One of the main reasons I chose to use Grungeboard was for the pliability and dimension of the material. All along, my theme was to have the bird “breaking out” of his cage to leap to his magical flight. That’s why I sort of threaded his body through some of the bars of the cage and made sure his wing was exposed from captivity. This type of manipulation would have been difficult without a material that had some give to it and did not permanently bend or crease. The wing and the cage are attached to the backdrop chipboard using Stampin’ Up! Stampin’ Dimensionals–which again emphasizes the dimensionality of the project.

    The die for “Caged Bird” punches out five holes on the bottom of the cage as a decorative detail. In my mind, I had already pictured hanging some crystal chandelier drops from the holes. But as I worked on the project and developed the theme of the bird breaking out of his cage, I though some Tim Holtz typewriter key charms might be a better bet. With the sentiment of “FLY” in mind, I chose three charm backings and used the circular alphabet stickers for my word. Originally, I wanted all of the charms to be the creme color. However, I couldn’t find a “Y” in that coloration and had to use a black sticker. At first, I was disappointed with the look. But upon further study, I really like the off-kilter lettering. Not only does it tie into the cage color, but it sort of identifies that “breaking out” theme by achieving your goal no matter what it takes (like the wrong color letter). Once you place the letters in the charm frames, you use an adhesive acrylic bubble to cover the charm. I used some Tim Holtz jump rings to attach the charms to the cage. For the two holes that did not have dangles, I covered them with rhinestones.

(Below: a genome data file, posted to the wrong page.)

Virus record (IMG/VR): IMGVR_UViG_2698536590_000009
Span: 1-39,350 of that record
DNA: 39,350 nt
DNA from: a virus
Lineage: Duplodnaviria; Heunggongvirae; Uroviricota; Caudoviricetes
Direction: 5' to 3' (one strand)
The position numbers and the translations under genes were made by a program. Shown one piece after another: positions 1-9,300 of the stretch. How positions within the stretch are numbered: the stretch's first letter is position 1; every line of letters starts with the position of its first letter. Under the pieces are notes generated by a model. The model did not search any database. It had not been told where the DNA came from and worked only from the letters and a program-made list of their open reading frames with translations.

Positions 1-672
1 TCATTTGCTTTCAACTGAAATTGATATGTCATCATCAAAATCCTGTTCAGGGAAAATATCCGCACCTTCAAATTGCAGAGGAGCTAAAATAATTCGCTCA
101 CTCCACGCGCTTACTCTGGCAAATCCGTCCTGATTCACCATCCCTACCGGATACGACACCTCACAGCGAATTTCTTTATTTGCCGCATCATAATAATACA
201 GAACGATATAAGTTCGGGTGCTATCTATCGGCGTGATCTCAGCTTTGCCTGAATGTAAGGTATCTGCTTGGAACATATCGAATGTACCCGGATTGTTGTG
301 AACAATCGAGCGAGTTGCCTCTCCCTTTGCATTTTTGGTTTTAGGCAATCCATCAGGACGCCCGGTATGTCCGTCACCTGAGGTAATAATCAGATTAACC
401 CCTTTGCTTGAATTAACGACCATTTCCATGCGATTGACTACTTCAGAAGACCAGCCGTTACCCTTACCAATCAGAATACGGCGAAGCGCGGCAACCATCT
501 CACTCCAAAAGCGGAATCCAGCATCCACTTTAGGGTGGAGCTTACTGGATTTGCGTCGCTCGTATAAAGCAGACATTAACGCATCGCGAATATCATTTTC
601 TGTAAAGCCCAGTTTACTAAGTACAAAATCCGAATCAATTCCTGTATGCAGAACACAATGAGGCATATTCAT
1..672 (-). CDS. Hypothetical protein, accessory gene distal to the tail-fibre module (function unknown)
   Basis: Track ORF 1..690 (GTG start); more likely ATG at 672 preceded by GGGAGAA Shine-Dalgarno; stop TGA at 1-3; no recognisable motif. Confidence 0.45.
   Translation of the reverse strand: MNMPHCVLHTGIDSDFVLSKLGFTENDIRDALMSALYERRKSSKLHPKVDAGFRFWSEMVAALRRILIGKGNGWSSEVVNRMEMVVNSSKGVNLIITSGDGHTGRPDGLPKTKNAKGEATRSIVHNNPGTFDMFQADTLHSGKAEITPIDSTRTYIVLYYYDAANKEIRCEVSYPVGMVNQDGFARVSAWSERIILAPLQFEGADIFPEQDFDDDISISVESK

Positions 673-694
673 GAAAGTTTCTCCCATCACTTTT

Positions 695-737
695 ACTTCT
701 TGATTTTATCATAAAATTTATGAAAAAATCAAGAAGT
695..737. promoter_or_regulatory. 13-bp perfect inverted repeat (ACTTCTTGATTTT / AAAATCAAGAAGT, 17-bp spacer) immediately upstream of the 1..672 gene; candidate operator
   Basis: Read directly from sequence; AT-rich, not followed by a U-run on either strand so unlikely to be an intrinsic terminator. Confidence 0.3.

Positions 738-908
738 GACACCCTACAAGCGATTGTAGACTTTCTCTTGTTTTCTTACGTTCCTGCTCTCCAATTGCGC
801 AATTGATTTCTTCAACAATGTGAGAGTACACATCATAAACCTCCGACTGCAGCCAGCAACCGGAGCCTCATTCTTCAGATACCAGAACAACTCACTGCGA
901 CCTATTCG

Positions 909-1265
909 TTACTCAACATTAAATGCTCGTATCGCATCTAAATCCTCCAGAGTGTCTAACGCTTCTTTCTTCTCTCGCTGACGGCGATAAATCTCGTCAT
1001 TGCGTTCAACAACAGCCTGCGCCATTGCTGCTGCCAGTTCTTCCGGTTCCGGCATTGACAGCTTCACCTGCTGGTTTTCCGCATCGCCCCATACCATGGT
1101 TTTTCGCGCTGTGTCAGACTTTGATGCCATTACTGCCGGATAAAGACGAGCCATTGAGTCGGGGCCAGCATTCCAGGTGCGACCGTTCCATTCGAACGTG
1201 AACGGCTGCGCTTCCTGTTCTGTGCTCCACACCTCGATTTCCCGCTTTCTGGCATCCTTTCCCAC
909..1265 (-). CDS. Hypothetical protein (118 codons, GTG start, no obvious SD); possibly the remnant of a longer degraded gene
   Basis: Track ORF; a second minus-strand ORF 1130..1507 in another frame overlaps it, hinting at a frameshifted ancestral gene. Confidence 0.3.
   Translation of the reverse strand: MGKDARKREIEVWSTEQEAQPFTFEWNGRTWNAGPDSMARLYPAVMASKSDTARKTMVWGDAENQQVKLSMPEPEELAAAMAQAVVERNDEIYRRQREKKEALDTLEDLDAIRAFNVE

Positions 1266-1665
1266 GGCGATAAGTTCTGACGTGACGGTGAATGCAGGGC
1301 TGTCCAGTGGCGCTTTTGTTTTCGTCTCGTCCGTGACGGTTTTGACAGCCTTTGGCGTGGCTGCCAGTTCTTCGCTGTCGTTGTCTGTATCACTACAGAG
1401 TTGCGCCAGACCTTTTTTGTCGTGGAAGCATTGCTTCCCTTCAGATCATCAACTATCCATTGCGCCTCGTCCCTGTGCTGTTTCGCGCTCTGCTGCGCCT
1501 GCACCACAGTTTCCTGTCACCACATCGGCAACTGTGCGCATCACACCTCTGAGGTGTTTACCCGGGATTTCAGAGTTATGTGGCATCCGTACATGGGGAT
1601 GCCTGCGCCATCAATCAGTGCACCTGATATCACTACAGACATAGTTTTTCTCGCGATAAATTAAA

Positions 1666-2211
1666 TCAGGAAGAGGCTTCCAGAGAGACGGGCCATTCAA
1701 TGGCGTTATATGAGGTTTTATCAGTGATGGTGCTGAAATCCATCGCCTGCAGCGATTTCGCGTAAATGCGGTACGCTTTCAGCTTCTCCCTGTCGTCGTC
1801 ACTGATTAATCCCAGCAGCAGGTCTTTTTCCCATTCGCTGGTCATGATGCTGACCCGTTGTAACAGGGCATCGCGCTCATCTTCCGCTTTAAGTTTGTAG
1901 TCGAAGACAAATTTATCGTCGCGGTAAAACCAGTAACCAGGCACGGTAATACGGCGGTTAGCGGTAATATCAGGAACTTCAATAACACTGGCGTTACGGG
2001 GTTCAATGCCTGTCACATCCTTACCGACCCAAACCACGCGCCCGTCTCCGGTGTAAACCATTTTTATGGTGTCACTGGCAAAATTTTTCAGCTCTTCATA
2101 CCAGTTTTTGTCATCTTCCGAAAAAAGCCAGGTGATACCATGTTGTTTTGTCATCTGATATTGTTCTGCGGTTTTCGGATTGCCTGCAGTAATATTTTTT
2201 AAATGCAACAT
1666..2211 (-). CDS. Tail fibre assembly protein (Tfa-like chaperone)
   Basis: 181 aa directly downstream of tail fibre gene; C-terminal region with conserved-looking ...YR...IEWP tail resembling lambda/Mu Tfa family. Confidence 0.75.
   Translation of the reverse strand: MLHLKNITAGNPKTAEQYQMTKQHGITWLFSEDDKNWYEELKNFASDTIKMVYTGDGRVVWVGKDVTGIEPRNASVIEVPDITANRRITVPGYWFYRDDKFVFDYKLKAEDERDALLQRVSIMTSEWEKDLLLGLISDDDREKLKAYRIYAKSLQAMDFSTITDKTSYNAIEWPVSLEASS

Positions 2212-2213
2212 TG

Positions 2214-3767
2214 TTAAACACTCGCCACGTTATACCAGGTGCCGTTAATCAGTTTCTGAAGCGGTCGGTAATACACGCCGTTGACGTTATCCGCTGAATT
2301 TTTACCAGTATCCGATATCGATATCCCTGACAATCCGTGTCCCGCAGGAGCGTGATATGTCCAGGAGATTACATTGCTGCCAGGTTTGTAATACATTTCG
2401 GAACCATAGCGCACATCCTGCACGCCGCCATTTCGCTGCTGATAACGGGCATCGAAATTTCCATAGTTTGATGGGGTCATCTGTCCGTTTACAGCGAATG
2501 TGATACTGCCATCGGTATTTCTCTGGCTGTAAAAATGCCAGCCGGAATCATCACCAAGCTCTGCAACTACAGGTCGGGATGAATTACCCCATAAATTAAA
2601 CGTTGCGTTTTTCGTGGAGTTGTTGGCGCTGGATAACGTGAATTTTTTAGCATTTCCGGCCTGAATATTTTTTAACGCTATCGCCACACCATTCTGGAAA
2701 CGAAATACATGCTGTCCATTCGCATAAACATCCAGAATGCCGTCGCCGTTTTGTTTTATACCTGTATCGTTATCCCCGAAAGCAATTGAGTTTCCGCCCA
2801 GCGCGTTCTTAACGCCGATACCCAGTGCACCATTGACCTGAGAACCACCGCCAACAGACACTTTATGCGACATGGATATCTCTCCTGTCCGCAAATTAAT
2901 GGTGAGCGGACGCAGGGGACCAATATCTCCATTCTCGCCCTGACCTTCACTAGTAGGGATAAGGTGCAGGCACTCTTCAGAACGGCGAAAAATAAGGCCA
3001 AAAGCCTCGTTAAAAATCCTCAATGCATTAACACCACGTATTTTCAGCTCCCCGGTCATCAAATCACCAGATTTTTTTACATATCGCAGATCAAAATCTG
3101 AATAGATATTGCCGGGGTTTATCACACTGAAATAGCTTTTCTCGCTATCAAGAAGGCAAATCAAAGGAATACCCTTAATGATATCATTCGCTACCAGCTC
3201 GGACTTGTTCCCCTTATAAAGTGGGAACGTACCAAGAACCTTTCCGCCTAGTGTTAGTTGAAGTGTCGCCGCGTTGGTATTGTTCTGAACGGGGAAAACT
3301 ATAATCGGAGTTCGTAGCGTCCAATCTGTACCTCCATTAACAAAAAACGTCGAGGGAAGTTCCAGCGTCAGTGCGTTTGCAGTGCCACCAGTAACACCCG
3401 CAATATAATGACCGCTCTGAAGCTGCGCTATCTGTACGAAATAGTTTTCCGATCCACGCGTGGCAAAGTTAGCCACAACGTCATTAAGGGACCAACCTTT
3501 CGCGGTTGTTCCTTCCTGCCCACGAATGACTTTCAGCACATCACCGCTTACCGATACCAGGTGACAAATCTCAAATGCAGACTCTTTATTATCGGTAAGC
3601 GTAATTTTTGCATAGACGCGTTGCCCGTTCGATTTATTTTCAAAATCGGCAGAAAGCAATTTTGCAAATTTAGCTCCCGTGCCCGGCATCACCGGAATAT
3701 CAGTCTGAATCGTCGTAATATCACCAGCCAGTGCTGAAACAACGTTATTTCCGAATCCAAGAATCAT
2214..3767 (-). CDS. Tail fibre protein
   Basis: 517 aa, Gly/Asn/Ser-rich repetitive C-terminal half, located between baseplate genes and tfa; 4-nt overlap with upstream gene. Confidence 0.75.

The final touch on the project was the hanging chain atop the cage. Again, the chain is from Tim Holtz. I attached it to the cage with another jump ring. To anchor the chain, I chose a fabric and crystal covered brad from K & Co. to complete the look. I pierced a hole through the chipboard and inserted the brad. I think once I mount this piece in a frame, it’s really going to set off the look. I will try to remember to photograph the finished piece and share it with you later.